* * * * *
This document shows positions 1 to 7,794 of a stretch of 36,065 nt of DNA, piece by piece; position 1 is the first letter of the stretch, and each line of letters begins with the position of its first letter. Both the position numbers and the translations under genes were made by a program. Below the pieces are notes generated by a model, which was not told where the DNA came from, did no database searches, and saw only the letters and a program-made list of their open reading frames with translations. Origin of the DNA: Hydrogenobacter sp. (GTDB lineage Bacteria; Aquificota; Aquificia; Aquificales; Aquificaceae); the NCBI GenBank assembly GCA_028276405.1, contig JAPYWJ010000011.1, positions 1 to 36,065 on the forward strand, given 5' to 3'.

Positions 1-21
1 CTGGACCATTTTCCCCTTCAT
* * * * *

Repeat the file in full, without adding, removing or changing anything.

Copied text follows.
This document shows positions 1 to 7,794 of a stretch of 36,065 nt of DNA, piece by piece; position 1 is the first letter of the stretch, and each line of letters begins with the position of its first letter. Both the position numbers and the translations under genes were made by a program. Below the pieces are notes generated by a model, which was not told where the DNA came from, did no database searches, and saw only the letters and a program-made list of their open reading frames with translations. Origin of the DNA: Hydrogenobacter sp. (GTDB lineage Bacteria; Aquificota; Aquificia; Aquificales; Aquificaceae); the NCBI GenBank assembly GCA_028276405.1, contig JAPYWJ010000011.1, positions 1 to 36,065 on the forward strand, given 5' to 3'.

Positions 1-21
1 CTGGACCATTTTCCCCTTCAT